The theme was the first thing I focused on when I started. I knew I wanted the entire piece to be based on a single theme. There was a lot of trial and error involved before I landed on the right one. It also had to be flexible and work in different arrangements and orchestrations to convey the emotional journey.
It is based on a major pentatonic scale, the scale used in traditional Chinese music. I also set it as a waltz, which is less common. It’s built on two phrase groups, symbolizing Mom and Dumpling.
AV: Can you tell me more specifically about that intriguing mix of western and Chinese instruments that you used in your orchestrations?
TC: The music of Bao is a mixture of Chinese traditional instruments (i.e., erhu, guzheng, yangqin, dizi, pipa, liuqin, sanxian) and a 60-piece orchestra. Traditional Chinese music is intimately linked to poetry and to various forms of lyric drama, and is more or less poetry without words. For example, glissandos on the guzheng representing waterfalls or thunder. Each of the instruments have thousands of years of history, so I tried to feature each instrument in a way that honored its tradition and range. One of the most challenging aspects of combining east and west was that many of the traditional Chinese instruments are tuned to play in only certain keys and to play a specific scale. Blending the two wasn’t easy. The western side of the music moved to many keys developing and evolving alongside the story. I ended up developing a few custom tunings based on the piece for the guzheng and we used a large assortment of dizi’s to cover the changing musical landscape.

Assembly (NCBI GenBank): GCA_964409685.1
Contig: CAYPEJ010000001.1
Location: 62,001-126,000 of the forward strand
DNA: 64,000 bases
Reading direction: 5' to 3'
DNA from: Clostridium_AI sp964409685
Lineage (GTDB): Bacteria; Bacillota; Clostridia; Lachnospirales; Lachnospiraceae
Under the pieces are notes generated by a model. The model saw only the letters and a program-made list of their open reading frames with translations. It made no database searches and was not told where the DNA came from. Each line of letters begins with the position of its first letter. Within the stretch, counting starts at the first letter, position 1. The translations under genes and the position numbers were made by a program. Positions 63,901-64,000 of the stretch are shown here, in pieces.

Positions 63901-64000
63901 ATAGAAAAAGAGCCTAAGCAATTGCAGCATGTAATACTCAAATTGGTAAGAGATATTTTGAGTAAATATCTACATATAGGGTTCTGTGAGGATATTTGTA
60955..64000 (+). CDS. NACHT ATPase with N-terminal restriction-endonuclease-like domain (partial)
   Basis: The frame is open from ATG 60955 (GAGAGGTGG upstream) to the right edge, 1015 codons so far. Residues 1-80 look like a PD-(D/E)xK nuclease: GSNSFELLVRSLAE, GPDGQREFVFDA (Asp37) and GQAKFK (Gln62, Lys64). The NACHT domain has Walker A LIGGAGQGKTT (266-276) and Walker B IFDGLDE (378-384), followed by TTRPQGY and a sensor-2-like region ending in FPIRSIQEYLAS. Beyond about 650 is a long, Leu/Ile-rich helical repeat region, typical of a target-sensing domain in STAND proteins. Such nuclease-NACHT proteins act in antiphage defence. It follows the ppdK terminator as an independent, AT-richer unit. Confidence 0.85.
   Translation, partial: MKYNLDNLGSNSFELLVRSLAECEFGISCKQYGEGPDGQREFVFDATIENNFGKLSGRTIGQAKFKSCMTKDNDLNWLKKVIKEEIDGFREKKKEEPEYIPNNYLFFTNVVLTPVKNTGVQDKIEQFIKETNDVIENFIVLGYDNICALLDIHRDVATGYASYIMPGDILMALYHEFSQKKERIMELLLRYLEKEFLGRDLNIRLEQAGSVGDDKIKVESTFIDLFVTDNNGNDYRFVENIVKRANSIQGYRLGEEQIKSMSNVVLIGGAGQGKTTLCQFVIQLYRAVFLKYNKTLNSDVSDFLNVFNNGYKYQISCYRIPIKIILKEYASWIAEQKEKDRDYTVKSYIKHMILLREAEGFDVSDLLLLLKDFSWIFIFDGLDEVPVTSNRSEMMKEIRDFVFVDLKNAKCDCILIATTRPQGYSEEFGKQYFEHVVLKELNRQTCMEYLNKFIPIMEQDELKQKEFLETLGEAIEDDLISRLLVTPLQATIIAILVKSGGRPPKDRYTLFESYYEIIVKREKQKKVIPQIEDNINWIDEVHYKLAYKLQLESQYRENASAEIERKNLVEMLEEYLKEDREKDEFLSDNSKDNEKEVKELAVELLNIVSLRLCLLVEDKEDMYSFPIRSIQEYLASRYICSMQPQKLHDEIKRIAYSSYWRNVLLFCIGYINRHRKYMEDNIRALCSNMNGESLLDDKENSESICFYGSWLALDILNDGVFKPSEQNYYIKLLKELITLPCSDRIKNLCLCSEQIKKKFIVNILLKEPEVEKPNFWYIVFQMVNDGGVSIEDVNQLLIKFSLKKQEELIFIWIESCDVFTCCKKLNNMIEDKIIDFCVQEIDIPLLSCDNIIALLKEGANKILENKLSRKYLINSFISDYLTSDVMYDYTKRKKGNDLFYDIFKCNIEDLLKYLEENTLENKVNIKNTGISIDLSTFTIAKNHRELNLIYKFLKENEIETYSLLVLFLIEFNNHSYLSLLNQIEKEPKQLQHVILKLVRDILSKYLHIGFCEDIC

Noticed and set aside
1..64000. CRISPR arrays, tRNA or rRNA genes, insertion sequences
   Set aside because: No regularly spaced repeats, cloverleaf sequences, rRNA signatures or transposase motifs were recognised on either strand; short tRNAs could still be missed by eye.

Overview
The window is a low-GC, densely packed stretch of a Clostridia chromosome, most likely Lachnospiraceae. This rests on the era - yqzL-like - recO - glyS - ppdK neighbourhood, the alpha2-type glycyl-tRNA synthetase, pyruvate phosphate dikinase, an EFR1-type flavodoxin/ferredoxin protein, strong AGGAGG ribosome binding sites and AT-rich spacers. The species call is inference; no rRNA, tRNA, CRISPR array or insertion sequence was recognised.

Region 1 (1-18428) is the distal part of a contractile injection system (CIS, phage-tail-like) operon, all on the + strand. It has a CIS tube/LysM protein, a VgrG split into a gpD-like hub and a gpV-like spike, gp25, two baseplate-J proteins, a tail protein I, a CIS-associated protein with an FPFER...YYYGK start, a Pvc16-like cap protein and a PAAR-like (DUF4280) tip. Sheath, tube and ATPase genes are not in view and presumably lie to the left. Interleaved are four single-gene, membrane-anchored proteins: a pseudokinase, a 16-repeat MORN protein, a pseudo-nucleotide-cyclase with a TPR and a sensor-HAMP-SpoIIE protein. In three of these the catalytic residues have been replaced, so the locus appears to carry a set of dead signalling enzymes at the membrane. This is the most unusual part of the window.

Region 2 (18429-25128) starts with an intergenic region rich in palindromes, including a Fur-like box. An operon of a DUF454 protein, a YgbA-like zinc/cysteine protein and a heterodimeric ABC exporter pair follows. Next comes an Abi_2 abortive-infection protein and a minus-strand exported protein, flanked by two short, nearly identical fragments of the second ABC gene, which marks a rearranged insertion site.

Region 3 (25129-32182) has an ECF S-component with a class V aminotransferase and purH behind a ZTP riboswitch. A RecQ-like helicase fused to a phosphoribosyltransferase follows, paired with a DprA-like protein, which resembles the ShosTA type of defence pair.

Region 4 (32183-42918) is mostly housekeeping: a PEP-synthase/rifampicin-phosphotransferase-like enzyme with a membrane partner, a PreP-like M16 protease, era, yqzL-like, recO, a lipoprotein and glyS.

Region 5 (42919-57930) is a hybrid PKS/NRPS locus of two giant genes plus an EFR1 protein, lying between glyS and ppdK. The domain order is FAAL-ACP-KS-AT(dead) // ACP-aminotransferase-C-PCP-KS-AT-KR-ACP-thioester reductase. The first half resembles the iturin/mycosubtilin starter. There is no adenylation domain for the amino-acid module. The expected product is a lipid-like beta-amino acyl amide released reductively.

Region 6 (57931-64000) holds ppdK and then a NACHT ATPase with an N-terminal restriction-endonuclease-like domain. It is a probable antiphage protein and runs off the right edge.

AV: and then, toward the end of the score, enter just the piano and the clarinet, which sounds very different from the rest of the score. A very special moment.